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State v. Matlack

Decided: July 6, 1967.

STATE OF NEW JERSEY, PLAINTIFF-RESPONDENT,
v.
BRUCE MATLACK, DEFENDANT-APPELLANT



For affirmance -- Chief Justice Weintraub and Justices Jacobs, Francis, Proctor, Hall, Schettino and Haneman. For reversal -- None. The opinion of the court was delivered by Proctor, J.

Proctor

[49 NJ Page 493] Defendant was found guilty in the Camden County Court after a trial by jury of grand larceny, robbery, and atrocious assault and battery. The sentences entered on the record show terms of one to three years (suspended) for the grand larceny, two to three years (suspended) for the robbery, and ten to fifteen years for the atrocious assault and

battery (to be consecutive to a prior sentence). The Appellate Division, with the State conceding the point, set aside the conviction for grand larceny because the State had failed to prove the value of the property (an automobile) stolen. The court, with the State again offering no objection, vacated the sentence of ten to fifteen years for atrocious assault and battery and remanded for resentencing because the term given illegally exceeded the statutory maximum. N.J.S.A. 2A:90-1 and N.J.S.A. 2A:85-6. Before argument of defendant's appeal in the Appellate Division, the trial judge by letter had informed the prosecutor and the court that: "The sentence for Robbery has been mistakenly made under the Atrocious Assault and Battery indictment and the sentence should be corrected." The Appellate Division held that the trial judge under R.R. 3:7-13(a) could "increase or decrease" any sentence within 20 days of the appellate mandate, and therefore the court did not consider whether the trial judge could correct the mistake by which the sentence for the robbery conviction was entered for the atrocious assault and battery conviction. The Appellate Division otherwise affirmed the convictions for robbery and atrocious assault and battery finding no reversible error. Defendant petitioned for certification, and we agreed to hear the appeal.

The State's first witness, Norman Nicolai, testified that on October 25, 1963 he was working alone in a gasoline service station in Collingswood. At about 10:00 A.M. a man came to the station and inquired about the price of snow tires. After some five minutes discussion of price and inspection of tires, and while the two men were in the station's office with Nicolai sitting at a desk and the man standing beside him, the man suddenly struck Nicolai on the head. Nicolai then grabbed the man's hands and said: "My God, man, you don't have to hit me, I'll give you the money." The man said: "I'll kill you, you'll get the cops." He then struck Nicolai some 14 or 15 times with a hammer. Nicolai then got under the desk, took the hammer from his assailant, and threw it across the room. While under the desk he emptied his pockets of money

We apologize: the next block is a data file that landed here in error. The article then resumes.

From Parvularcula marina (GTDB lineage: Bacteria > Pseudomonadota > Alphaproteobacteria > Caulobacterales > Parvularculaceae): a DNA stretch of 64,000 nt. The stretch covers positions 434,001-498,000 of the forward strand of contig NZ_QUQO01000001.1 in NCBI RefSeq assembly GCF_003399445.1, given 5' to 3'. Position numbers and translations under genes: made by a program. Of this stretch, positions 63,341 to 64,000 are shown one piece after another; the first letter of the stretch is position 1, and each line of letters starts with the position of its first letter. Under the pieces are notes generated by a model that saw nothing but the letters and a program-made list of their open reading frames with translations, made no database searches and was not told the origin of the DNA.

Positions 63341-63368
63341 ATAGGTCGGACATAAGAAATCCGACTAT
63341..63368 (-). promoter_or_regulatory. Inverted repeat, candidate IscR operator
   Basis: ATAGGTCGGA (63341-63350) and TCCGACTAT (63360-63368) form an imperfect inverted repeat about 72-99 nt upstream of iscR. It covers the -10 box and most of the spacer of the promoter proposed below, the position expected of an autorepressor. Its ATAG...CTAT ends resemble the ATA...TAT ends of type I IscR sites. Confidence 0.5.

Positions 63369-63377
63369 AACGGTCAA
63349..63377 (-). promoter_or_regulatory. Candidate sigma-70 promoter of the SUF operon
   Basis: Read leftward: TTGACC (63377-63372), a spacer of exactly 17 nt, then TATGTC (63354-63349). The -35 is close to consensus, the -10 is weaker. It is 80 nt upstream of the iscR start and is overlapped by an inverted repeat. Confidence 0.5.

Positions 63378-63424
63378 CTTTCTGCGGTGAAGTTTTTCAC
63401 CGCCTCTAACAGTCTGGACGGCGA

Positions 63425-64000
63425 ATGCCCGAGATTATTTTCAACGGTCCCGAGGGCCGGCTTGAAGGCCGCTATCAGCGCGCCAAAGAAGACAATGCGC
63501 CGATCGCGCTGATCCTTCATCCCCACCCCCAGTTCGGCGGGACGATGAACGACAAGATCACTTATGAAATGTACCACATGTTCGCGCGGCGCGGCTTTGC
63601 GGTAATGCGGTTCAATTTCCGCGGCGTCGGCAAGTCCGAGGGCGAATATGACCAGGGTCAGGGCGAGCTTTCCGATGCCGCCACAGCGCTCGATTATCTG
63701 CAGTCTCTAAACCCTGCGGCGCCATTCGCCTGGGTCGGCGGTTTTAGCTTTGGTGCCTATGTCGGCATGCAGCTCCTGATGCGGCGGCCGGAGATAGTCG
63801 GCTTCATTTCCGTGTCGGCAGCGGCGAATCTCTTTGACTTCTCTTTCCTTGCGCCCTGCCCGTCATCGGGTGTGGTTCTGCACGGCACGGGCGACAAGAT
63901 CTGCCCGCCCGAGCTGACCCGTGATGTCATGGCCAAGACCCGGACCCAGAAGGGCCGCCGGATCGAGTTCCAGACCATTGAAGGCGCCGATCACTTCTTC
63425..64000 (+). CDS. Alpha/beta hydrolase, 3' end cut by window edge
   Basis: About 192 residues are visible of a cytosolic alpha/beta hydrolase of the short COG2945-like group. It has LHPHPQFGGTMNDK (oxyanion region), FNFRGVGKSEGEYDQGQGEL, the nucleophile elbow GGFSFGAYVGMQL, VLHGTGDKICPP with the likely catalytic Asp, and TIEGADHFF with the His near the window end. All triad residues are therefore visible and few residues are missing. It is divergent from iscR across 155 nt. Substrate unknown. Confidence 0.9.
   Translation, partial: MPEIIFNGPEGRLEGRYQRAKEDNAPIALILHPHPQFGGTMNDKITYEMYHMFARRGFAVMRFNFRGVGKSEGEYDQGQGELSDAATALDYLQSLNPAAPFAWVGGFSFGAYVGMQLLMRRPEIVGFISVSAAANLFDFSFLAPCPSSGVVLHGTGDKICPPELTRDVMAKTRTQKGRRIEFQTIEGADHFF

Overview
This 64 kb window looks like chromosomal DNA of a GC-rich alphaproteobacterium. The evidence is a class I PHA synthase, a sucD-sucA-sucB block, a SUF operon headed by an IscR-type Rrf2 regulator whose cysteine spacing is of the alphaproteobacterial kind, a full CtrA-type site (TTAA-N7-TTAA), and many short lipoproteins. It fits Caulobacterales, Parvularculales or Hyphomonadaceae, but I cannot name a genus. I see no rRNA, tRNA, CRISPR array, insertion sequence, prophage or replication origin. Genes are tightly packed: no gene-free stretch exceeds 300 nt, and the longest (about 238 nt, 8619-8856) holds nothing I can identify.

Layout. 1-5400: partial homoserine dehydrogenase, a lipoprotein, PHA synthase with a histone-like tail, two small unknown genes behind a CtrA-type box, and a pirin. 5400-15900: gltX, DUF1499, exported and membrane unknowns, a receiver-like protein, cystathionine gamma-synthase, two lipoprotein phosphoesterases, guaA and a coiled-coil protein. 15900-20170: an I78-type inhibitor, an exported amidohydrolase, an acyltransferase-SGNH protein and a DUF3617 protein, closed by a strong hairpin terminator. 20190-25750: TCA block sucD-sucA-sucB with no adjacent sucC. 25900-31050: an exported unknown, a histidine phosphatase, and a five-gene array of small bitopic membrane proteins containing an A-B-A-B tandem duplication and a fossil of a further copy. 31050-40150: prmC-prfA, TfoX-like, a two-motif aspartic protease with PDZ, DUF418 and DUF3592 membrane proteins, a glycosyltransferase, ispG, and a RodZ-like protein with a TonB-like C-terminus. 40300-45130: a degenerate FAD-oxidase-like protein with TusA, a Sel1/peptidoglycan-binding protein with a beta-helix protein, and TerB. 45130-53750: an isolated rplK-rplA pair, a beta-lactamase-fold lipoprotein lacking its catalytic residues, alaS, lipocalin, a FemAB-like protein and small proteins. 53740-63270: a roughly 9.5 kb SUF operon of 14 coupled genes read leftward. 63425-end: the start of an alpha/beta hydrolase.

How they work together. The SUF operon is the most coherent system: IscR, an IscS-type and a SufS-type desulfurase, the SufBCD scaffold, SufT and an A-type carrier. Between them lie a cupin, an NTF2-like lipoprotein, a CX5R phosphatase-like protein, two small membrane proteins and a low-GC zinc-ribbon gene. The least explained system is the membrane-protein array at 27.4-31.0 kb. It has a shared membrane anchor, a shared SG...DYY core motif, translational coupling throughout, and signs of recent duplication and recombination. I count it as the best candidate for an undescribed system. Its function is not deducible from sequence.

(about $29) and tossed it on the floor at the man. When he got out from underneath the desk, his assailant struck him on the head with a large glass ashtray. Nicolai then managed to get out of the office, and ran through the garage to the outside. The man followed him out, unsuccessfully attempted to take an automobile, and then ran away. Although Nicolai did not see the man take the money, it was gone when Nicolai with the help of a passerby returned to the office.

In court Nicolai identified defendant as his assailant. He also testified that he had identified defendant as the assailant on the morning following the attack when defendant was brought to the hospital where Nicolai was receiving treatment for his injuries.

Mrs. Frances McGrath testified that shortly after 10:00 A.M. on October 25 she was at the home of Mrs. Winifred Traveline in Collingswood, about one block from the gasoline station. Mrs. Traveline's automobile was parked in the driveway with the keys in the ignition. Mrs. McGrath, on coming out of the house, saw a strange man at the car; the man got in and drove away despite her efforts to stop him. The man had blood and grease on his face and clothes.

In court Mrs. McGrath identified defendant as the man who took the car. She also said that on the afternoon of October 25 she identified defendant as the thief from a photograph shown to her by Detective Conroy of the Collingswood police. That evening she was taken to the police station with Mrs. Traveline and identified defendant who was then sitting in a room with Detective Conroy.

Mrs. Traveline confirmed the testimony of Mrs. McGrath about the theft of her car and in court identified defendant as the thief.

Detective Conroy testified that on October 25 he arrived at the gas station at about 10:15 A.M. in response to a call and began an investigation. After receiving descriptions of the culprit from the two women and a police officer who had spoken to Nicolai, Detective Conroy returned to police headquarters, obtained a photograph of defendant, and took this

to Mrs. McGrath. He said that she identified the photograph as showing the automobile thief. As a result of this information, he arrested defendant at his home. Conroy said that the shirt defendant was then wearing had small stains on the sleeve and tail.

That evening Detective Conroy took the two women to police headquarters. They stood in the hall looking through a one-way glass in an office door while he and defendant sat in the office. Conroy said that the two women identified defendant as the man who took the car.

Also that evening at the hospital Detective Conroy showed a photograph of defendant to Nicolai who identified it as showing his assailant. Conroy also testified that the next morning he took defendant to Nicolai's hospital ...


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